Spectral gap implies rapid mixing for commuting Hamiltonians


Capel Cuevas, A. (2023). Spectral gap implies rapid mixing for commuting Hamiltonians. Perimeter Institute. https://pirsa.org/23100096


Capel Cuevas, Angela. Spectral gap implies rapid mixing for commuting Hamiltonians. Perimeter Institute, Oct. 16, 2023, https://pirsa.org/23100096


          @misc{ pirsa_PIRSA:23100096,
            doi = {10.48660/23100096},
            url = {https://pirsa.org/23100096},
            author = {Capel Cuevas, Angela},
            keywords = {Quantum Information},
            language = {en},
            title = {Spectral gap implies rapid mixing for commuting Hamiltonians},
            publisher = {Perimeter Institute},
            year = {2023},
            month = {oct},
            note = {PIRSA:23100096 see, \url{https://pirsa.org}}

Angela Capel Cuevas University of Tübingen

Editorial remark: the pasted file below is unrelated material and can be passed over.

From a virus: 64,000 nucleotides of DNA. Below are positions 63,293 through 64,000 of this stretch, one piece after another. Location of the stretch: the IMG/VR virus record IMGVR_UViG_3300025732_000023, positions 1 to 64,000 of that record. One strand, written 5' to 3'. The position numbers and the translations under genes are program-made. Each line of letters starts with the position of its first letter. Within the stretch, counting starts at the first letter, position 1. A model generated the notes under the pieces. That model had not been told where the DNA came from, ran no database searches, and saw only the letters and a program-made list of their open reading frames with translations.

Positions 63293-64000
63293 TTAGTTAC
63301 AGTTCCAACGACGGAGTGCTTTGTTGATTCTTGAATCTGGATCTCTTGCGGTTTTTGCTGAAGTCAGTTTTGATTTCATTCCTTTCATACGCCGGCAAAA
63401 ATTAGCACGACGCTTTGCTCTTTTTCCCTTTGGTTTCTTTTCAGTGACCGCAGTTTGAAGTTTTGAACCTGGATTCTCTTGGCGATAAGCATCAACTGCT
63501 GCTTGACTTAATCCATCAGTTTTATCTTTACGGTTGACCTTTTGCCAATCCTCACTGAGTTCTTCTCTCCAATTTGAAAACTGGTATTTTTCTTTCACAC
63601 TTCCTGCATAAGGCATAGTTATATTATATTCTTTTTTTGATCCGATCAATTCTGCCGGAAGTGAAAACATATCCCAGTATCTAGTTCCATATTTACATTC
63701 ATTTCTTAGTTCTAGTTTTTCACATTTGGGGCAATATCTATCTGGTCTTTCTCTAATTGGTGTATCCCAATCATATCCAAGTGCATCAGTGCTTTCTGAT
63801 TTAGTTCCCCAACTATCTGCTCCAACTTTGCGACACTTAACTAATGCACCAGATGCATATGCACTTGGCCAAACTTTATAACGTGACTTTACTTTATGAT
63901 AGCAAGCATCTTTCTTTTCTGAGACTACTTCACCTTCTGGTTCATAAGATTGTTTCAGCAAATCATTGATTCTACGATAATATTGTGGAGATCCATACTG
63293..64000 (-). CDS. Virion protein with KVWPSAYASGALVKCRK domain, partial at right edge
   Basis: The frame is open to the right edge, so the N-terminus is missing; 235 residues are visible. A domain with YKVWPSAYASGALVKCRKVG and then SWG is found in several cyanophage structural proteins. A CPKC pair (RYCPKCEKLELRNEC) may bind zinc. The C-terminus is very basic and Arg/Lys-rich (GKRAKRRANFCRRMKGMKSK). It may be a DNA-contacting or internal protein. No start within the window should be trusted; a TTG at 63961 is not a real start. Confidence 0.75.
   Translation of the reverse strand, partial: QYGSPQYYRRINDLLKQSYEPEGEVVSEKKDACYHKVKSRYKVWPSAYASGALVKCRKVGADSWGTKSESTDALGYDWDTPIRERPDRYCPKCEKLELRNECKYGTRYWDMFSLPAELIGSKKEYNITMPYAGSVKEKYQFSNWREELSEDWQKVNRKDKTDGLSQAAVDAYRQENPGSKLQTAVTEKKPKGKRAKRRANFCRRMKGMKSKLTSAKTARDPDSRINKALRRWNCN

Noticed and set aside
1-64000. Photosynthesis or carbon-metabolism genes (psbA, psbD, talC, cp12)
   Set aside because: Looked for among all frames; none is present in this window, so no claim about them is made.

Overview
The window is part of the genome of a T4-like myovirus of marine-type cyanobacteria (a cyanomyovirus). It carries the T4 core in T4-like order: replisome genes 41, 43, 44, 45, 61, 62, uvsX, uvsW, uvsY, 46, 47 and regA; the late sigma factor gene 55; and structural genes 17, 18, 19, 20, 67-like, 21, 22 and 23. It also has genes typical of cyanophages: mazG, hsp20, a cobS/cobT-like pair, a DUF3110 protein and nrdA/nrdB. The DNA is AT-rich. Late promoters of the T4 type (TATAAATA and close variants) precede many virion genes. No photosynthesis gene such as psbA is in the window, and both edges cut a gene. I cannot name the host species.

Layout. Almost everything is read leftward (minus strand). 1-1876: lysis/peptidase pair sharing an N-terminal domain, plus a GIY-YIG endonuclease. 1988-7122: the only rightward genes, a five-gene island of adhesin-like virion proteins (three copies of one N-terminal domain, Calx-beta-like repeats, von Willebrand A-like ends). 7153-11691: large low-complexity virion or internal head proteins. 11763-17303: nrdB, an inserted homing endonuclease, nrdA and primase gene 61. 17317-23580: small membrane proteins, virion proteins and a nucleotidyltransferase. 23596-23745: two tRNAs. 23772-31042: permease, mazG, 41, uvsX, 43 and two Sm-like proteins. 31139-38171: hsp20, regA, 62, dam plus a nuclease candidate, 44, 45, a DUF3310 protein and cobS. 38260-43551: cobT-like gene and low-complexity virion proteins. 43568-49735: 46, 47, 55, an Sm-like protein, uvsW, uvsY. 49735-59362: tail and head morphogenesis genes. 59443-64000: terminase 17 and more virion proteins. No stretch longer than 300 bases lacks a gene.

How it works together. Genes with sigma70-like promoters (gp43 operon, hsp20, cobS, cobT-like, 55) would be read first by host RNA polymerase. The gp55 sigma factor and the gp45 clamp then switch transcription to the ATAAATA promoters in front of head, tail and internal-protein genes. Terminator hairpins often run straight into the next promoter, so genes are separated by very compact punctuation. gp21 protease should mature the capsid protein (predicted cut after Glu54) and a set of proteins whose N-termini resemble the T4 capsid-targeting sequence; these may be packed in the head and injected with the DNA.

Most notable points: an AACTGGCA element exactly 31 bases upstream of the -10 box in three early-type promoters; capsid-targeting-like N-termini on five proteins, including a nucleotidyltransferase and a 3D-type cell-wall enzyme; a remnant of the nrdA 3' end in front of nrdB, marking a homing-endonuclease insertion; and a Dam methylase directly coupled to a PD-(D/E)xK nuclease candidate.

Quantum systems typically reach thermal equilibrium rather quickly when coupled to an external thermal environment. The usual way of bounding the speed of this process is by estimating the spectral gap of the dissipative generator. However, the gap, by itself, does not always yield a reasonable estimate for the thermalization time in many-body systems: without further structure, a uniform lower bound on it only constraints the thermalization time to be polynomially growing with system size. In this talk, we will discuss that for all 2-local models with commuting Hamiltonians, the thermalization time that one can estimate from the gap is in fact much smaller than direct estimates suggest: at most logarithmic in the system size. This yields the so-called rapid mixing of dissipative dynamics. We will show this result by proving that a finite gap directly implies a lower bound on the modified logarithmic Sobolev inequality (MLSI) for the class of models we consider. The result is particularly relevant for 1D systems, for which we can prove rapid thermalization with a constant decay rate, giving a qualitative improvement over all previous results. It also applies to hypercubic lattices, graphs with exponential growth rate, and trees with sufficiently fast decaying correlations in the Gibbs state. This has consequences for the rate of thermalization towards Gibbs states, and also for their relevant Wasserstein distances and transportation cost inequalities.


Zoom link https://pitp.zoom.us/j/91315419731?pwd=TGpFTjlHWEJZVWZkdTh6bDFKMjhQZz09